• Rebreathing asphyxia: When a baby is facedown, air movement around the mouth may be impaired. This can cause the baby to re-breathe carbon dioxide that the baby has just exhaled. Soft bedding and gas-trapping objects, such as blankets, comforters, water beds, and soft mattresses, are other types of sleep surfaces that may impair normal air movement around the baby's mouth and nose when positioned facedown.

  • Hyperthermia (increased temperature): Overdressing, using excessive coverings, or increasing the air temperature may lead to an increased metabolic rate in these infants and eventual loss of breathing control. However, it is unclear whether the increased temperature is an independent factor or if it is just a reflection of the use of more clothing or blankets that may act as objects obstructing the airway.

Exams and Tests for Sudden Infant Death Syndrome

SIDS is a diagnosis of exclusion, meaning that other causes of death must be ruled out. The cause of an infant's death can be determined only through a process of collecting information and conducting sometimes-complex forensic tests and procedures. All other recognizable causes of death are investigated prior to making the diagnosis of SIDS.

Four major avenues of investigation aid in the determination of a SIDS death: postmortem lab tests, autopsy, death-scene investigation, and the review of victim and family case history.

  • Postmortem laboratory tests are done to rule out other causes of death (for example, electrolytes are checked to rule out dehydration and electrolyte imbalance; cultures are obtained to evaluate whether an infection was present). In SIDS, these laboratory tests are generally not revealing.
  • An autopsy provides clues as to the cause of death. In some sudden, unexpected infant deaths, specific abnormalities of the brain or central nervous system, the heart or lungs, or infection may be identified as the cause of death. The autopsy findings in SIDS victims are typically subtle and yield only supportive, rather than conclusive, findings to explain SIDS.
  • A thorough investigation of the death scene consists of interviewing the parents, other caregivers, and family members, collecting items from the death scene, and evaluating that information. A detailed scene investigation may reveal a recognizable and possibly preventable cause of death.
    • A parent or caregiver may be asked these questions:
      • Where was the baby discovered?
      • What position was the baby in?
      • When was the baby last checked? Last fed?
      • How was the baby sleeping?
      • Where there any recent signs of illness?
      • Was the infant taking any medication, either prescription or over the counter?
  • You should let your doctor know about any family or infant medical history. It is important to note that family history would include any previous history of unexplained infant death, sudden cardiac death, or metabolic or genetic disorders, for example.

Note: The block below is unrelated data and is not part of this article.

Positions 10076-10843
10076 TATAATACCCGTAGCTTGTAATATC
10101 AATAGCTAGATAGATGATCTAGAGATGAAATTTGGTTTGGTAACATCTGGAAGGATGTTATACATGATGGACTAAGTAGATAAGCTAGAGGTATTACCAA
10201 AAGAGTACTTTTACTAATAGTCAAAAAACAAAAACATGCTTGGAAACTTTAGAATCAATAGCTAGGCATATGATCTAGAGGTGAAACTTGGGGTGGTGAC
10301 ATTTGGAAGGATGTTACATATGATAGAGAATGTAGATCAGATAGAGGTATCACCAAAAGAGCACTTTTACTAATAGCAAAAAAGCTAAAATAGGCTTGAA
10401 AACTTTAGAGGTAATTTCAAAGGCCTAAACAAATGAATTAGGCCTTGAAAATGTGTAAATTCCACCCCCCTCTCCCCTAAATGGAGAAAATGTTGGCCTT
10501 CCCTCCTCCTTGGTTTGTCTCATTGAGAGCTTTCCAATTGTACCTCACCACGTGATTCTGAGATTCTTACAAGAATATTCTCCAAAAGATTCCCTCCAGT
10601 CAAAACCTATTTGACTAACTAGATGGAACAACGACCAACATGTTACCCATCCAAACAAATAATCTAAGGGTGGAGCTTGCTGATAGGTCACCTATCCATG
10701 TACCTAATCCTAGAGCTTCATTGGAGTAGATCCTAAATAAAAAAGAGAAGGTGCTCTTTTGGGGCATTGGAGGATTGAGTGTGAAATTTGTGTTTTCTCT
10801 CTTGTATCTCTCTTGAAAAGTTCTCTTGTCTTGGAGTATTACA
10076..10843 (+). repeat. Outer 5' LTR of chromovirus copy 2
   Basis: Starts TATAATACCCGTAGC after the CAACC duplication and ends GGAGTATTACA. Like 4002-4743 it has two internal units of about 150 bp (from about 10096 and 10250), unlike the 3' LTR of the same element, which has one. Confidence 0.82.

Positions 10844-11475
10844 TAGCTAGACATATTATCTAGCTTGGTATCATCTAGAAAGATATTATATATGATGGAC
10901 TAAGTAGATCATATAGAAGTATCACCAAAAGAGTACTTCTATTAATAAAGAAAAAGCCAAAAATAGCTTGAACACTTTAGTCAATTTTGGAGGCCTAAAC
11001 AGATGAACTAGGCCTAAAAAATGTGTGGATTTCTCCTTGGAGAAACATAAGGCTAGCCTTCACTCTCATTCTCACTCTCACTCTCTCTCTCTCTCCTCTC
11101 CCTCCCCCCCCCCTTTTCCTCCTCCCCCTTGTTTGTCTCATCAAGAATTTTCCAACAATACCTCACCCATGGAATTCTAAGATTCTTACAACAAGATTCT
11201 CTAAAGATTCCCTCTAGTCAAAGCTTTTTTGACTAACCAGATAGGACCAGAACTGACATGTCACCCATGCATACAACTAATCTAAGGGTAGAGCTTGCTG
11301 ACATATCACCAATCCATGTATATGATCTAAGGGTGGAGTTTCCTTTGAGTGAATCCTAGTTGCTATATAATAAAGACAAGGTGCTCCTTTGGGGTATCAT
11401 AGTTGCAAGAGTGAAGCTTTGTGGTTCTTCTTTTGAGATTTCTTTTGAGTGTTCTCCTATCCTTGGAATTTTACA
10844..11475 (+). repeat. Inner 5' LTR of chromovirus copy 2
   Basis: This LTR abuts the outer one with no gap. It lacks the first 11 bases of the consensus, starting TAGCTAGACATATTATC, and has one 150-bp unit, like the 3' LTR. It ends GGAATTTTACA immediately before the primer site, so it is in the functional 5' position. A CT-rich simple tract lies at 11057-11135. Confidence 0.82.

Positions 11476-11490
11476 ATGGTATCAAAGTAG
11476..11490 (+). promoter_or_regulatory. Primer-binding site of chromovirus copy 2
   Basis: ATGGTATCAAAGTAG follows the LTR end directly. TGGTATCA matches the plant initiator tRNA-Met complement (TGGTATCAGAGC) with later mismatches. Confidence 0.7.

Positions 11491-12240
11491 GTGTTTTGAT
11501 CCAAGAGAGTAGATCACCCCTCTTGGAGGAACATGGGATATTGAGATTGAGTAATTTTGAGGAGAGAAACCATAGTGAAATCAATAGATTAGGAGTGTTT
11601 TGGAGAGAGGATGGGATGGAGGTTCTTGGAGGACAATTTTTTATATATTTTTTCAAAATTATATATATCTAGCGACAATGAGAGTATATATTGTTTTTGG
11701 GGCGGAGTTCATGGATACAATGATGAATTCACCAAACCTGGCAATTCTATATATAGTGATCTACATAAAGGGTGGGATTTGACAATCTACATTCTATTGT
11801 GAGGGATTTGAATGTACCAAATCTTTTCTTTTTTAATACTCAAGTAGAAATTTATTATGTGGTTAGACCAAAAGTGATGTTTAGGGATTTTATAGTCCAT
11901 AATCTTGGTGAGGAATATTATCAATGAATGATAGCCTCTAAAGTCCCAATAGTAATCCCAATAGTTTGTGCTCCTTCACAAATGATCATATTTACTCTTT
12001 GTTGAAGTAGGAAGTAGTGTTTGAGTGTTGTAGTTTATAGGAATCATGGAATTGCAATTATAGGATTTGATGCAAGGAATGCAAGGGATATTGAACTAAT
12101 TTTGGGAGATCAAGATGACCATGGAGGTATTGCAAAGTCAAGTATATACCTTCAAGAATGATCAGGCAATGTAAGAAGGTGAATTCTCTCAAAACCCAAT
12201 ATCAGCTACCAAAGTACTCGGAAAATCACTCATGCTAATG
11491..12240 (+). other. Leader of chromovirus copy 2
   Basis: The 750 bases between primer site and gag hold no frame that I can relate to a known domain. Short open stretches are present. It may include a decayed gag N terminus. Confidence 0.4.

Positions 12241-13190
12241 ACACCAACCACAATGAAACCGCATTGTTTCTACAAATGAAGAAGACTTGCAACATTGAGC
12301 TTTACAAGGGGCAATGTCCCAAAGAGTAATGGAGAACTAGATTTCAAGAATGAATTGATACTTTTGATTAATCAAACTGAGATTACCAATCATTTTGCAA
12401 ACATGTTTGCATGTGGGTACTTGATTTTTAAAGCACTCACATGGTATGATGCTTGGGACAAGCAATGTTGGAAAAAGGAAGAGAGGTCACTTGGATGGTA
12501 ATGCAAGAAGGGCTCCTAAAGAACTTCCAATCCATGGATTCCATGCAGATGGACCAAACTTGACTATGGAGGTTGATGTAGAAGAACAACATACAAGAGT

Clinical Features of SIDS

Sudden infant death syndrome remains an unpredictable, unpreventable, and largely inexplicable tragedy. The baby is seemingly healthy without any sign of distress or significant illness prior to the incident.

  • Death occurs rapidly while the infant is sleeping.

  • Typically, it is a silent event. The baby does not cry.

  • The infant usually appears to be well developed, well nourished, and is generally felt to be in good health prior to death. Minor upper respiratory or gastrointestinal symptoms are not uncommon in the last two weeks preceding SIDS.

When to Seek Medical Care

Finding an infant pulseless and not breathing is an emergency. Call 911, and begin basic infant CPR.

Management of SIDS

Self-care at home

There is no home care for SIDS. Call 911 for emergency medical services. However, if any of the parents, caregivers, or bystanders has been instructed in infant CPR, they should perform CPR prior to paramedic arrival.

Medical responses

The initial response is directed by the emergency personnel at the scene according to pediatric advanced life support protocols. Resuscitation measures may be implemented unless signs of death are obvious. Initial responses may include the following:

  • Assessment of the infant's airway, breathing, pulse, and blood sugar level
  • Placement of a tube into the trachea to maximize oxygen delivery
  • Emergency responders may establish IV access; medications to restore heartbeat may be given according to advanced life-support protocols.

Can SIDS be Prevented?

There is currently no way to predict which infants are at risk for SIDS. SIDS has been linked to certain risk factors. Therefore, eliminating or preventing these factors has reduced the risk of SIDS for many infants.